DISCRETE STRUCTURES AS HOLISTIC MODELS

Florin Caragiu† editura_platytera@yahoo.com Mihai Caragiu‡ m-caragiu1@onu.edu

ABSTRACT
We provide a series of interesting examples of probabilistic discrete structures, which are sets of equally probable strings of 1s and –1s generated from binary linear codes, exhibiting surprising holistic features. We hope this will provide a useful methodological tool and a convenient database of classical examples for the use of researchers working at the interface between science and religion, area where holism-related ideas appear frequently. Some of our examples show that the “part” itself may display holistic features – a fact with potentially useful implications in the theology of the person, where the holism of the human soul is reflected in a Trinitarian unity of integralities: Consciousness-Subject, Spirit-Being and Language-Self.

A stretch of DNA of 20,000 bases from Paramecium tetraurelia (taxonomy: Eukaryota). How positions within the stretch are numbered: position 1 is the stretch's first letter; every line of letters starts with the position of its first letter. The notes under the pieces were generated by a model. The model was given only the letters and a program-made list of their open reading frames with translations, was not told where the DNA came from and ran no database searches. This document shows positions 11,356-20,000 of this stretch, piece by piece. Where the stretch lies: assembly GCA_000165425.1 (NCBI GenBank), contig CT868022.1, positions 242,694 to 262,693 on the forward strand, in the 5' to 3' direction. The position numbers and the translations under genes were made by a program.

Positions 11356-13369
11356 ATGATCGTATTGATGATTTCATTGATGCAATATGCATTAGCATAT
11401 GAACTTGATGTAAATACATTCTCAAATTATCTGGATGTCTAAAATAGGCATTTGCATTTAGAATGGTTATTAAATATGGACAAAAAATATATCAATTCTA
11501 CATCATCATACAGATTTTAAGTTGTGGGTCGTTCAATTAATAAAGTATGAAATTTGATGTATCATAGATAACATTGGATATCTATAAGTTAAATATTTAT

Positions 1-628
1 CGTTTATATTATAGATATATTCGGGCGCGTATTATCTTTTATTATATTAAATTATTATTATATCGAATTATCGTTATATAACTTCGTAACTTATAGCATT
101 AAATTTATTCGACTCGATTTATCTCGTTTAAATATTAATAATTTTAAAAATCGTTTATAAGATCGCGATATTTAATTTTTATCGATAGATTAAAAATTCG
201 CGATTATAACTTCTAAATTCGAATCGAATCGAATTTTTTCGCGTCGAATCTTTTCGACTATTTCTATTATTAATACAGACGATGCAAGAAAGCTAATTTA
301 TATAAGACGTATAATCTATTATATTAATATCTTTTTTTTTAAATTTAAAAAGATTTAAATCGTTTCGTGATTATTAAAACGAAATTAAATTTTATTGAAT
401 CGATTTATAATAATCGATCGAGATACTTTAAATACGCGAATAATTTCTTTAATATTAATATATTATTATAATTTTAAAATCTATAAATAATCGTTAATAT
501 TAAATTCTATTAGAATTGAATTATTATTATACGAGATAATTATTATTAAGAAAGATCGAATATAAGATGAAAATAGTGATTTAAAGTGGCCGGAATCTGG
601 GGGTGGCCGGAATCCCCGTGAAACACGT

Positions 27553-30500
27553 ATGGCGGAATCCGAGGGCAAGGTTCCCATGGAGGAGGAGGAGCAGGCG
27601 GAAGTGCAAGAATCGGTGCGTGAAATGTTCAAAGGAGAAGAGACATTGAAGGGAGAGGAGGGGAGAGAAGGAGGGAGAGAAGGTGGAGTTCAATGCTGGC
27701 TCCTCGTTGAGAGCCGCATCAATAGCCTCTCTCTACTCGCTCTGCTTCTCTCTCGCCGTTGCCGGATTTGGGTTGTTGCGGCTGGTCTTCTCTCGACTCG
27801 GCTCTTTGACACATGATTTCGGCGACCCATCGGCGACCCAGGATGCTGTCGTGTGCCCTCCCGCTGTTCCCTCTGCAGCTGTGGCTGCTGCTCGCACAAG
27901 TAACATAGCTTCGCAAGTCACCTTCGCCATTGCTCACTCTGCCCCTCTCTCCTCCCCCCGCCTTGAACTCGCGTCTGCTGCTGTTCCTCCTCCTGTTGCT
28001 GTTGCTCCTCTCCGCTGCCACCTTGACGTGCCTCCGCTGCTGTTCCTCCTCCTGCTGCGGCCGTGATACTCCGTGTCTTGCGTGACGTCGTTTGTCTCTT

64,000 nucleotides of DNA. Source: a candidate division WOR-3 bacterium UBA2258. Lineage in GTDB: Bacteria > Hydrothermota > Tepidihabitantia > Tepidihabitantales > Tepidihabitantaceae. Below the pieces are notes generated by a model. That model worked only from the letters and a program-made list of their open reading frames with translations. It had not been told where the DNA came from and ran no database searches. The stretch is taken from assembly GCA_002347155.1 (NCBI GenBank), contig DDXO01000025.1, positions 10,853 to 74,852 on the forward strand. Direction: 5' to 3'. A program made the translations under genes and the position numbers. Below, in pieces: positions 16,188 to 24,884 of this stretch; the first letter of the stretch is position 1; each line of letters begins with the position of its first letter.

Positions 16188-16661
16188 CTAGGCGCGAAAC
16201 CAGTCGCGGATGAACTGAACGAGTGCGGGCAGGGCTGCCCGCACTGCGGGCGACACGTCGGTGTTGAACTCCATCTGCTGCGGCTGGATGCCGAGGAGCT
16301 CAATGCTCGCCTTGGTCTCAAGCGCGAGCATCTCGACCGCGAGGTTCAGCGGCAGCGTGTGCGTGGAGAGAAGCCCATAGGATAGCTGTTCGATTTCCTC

†PLATYTERA Publishing House, Bucharest, Romania (corresponding author). In the writing of the present paper, the corresponding author acknowledges the helpful support received through the 2007-2009 Program for Science and Religion in Romania, under the aegis of Templeton Foundation. ‡Department of Mathematics, Ohio Northern University, Ada, OH 45810, USA.

1. INTRODUCTION